It’s not often that a film demands a suspension of disbelief—or more accurately here, a reconsideration of what that even means—even as it grips us from moment to moment with insistent realism. Whatever clever film a clef concepts or transmogrified genre conceits may have littered the project’s initial conference tables, Birdman emerges as, at once, rarefied and lyrical rhapsody and scrupulously grounded, visceral drama.

Inarritu, his three co-writers, Ernesto Luzbecki’s breathtaking cinematography, the fine actors—and most memorably Michael Keaton, give this film a universality that transcends its backstage-story genre. Fierce, sensuous, and touching, Birdman moves with alert sympathy to the human reach sadly and sweetly exceeding its grasp. For those it doesn’t wear out it will prove an exhilarating film.



By Hadley Hury, Film Review Editor




Elaine Stritch  1925-2014



Elaine Stritch died last July at the age of 89.

My wife and I were fortunate enough to see her in New York in the 1997 Tony Award-winning revival of Edward Albee’s classic A Delicate Balance. And of course there are filmed performances to savor, such as Sondheim: The Birthday Concert at Avery Fisher Hall (2010), Elaine Stritch: At Liberty (2002), Woody Allen’s September (1987), and others. Last year’s wonderfully engaging documentary Elaine Stritch: Shoot Me makes me wish I had been able to witness her stage presence far more often throughout her remarkable career. I would have needed to begin five years before my birth.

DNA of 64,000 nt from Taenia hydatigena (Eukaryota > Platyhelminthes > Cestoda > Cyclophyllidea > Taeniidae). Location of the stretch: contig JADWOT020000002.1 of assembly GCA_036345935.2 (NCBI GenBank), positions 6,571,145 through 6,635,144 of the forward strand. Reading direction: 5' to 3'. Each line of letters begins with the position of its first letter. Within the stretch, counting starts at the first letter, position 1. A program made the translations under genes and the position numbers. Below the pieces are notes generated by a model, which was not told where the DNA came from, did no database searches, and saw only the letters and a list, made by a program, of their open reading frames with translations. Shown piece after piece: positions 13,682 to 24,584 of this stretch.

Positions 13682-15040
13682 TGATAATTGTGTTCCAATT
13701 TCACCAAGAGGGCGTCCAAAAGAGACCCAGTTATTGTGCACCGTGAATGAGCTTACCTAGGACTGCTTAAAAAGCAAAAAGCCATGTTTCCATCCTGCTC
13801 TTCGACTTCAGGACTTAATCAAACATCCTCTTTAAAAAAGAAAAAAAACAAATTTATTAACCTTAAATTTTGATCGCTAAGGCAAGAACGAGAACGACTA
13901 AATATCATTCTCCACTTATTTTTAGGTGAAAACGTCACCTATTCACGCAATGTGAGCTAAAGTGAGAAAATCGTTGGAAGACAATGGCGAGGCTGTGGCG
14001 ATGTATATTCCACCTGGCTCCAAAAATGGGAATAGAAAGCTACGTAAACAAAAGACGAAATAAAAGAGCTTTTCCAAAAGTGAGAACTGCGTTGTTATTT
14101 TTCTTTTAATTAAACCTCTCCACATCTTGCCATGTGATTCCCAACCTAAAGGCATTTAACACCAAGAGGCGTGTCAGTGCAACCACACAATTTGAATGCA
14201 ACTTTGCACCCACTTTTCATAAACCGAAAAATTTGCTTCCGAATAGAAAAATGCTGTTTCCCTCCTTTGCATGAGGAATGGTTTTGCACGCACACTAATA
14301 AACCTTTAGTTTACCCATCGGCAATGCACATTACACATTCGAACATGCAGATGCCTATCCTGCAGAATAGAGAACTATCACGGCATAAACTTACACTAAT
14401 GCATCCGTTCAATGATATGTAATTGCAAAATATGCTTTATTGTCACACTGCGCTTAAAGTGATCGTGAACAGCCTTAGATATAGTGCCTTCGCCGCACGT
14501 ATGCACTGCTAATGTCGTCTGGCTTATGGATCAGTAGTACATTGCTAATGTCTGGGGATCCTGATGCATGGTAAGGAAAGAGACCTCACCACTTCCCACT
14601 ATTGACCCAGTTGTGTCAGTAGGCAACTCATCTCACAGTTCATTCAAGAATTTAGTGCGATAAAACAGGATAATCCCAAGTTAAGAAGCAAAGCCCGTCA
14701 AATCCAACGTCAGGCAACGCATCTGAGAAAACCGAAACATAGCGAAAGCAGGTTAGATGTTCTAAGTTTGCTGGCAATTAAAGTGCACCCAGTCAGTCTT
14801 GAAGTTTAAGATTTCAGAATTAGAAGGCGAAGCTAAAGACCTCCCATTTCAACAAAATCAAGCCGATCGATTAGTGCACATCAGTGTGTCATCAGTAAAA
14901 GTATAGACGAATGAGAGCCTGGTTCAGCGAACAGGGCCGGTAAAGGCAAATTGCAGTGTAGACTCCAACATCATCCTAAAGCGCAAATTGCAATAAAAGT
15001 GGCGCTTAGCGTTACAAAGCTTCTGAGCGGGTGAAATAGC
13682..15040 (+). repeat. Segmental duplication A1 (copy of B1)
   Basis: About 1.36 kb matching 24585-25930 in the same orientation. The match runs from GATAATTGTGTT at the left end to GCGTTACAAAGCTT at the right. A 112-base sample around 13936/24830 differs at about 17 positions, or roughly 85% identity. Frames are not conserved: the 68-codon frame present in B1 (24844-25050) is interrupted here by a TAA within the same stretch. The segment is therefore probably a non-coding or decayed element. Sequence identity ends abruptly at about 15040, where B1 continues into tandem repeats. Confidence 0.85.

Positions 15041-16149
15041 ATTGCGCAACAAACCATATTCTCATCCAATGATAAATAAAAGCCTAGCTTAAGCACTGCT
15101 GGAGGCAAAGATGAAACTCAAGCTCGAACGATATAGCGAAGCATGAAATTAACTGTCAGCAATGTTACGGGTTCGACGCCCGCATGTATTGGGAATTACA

Elaine Stritch: Shoot Me is a deeply entertaining, provocative, and enthralling documentary, an 82-minute synthesis of cinema verite, archival footage and performance clips, and interviews—both with the gifted, funny, irascible, whip-smart Broadway legend and those who knew and worked with her. The film was completed early in 2013, and Stritch has never seemed more indelibly the unique incandescence that audiences have come to know over six decades in musical theatre, drama, comedy, film, television, concert and cabaret, than she is here, discussing—with her trademark candor and wit, matched by an intimate vulnerability—the art of performance itself, its exhilarations, its exacting demands and harsh necessities.  There is a breathless, edge-of-seat sense of dramatic tension and thrill as the viewer becomes absorbed in Stritch’s stringent insights, her fierceness and her fears, the camera following her through preparations for her 2010 all-Sondheim cabaret act at the Hotel Carlyle.

In her directorial debut, award-winning documentarian and former script supervisor Chiemi Karasawa weaves a taut and emotionally complex montage of the camera-as-observer footage, sequences from the cabaret acts, the interviews with other actors, writers, friends, and producers, giving play to the subject’s famously tart language and her perfectionism while framing with a tender nakedness Stritch’s musings about love and loss, need, age, illness, and death. The synthesis is never less than moving, shrewd, unflinching—and it is often riveting.